Can long-term use of beta blockers or selective serotonin reuptake inhibitors (SSRIs) be implicated in the development of type 2 diabetes?—JUDITH LARA, PA, Berkeley, Calif.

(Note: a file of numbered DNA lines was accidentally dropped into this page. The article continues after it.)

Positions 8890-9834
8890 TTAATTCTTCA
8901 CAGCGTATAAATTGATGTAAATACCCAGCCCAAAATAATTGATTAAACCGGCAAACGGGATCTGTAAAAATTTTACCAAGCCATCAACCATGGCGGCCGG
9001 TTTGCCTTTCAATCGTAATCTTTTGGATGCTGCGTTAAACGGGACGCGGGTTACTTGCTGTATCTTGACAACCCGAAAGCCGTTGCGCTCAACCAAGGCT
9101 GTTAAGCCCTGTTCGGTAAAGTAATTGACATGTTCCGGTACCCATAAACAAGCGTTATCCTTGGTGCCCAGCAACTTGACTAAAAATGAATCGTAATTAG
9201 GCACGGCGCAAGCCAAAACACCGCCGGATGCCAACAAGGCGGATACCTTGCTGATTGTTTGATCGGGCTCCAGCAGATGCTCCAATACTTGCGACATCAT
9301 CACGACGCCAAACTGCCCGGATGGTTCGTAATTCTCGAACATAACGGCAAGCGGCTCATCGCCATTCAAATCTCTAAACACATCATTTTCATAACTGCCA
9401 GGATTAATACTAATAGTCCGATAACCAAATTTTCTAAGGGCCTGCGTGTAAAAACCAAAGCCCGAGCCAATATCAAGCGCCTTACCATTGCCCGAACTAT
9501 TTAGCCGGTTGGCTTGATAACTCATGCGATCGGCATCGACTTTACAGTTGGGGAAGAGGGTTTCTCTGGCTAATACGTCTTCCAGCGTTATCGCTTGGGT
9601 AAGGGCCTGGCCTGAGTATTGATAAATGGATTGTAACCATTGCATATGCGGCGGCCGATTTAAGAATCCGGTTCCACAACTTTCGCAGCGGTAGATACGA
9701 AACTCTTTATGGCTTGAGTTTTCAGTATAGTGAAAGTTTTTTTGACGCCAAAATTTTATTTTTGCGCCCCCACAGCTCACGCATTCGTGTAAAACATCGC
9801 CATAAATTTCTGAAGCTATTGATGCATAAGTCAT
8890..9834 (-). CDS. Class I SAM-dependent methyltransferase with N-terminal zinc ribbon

Beta blockers and thiazide diuretics were implicated as independent factors for increasing the risk of diabetes in a prospective study of three separate cohorts. Age-adjusted relative risk was 1.37 (confidence interval [CI] 1.12-1.67) for thiazides and 1.26 (CI 1.06-1.50) for beta blockers (Diabetes Care. 2006;29:1065-1070). In a large-sample (2,391 subjects) nested cohort study with follow-up of four years or more, concomitant use of SSRIs and tricyclic antidepressants was shown to be associated with an increased risk of diabetes (odds ratio 1.89, CI 1.35-2.65), but neither was significant alone. Depression has long been associated with an increased risk of diabetes, so it is unknown whether the treatment or the diagnosis is more causal (Diabetes Res Clin Pract. 2008;79:61-67). Another prospective study comparing two antihypertensive regimens (beta blocker and thiazide or calcium channel blocker and ACE inhibitor) showed a significantly higher incidence of new-onset diabetes in those on the beta blocker and thiazide combination (Diabetes Care. 2008;31:982-988). This should prompt clinicians to encourage weight loss, proper diet, and exercise along with regular monitoring for diabetes risk in patients taking these drugs.—Claire Babcock O’Connell, MPH, PA-C (134-2)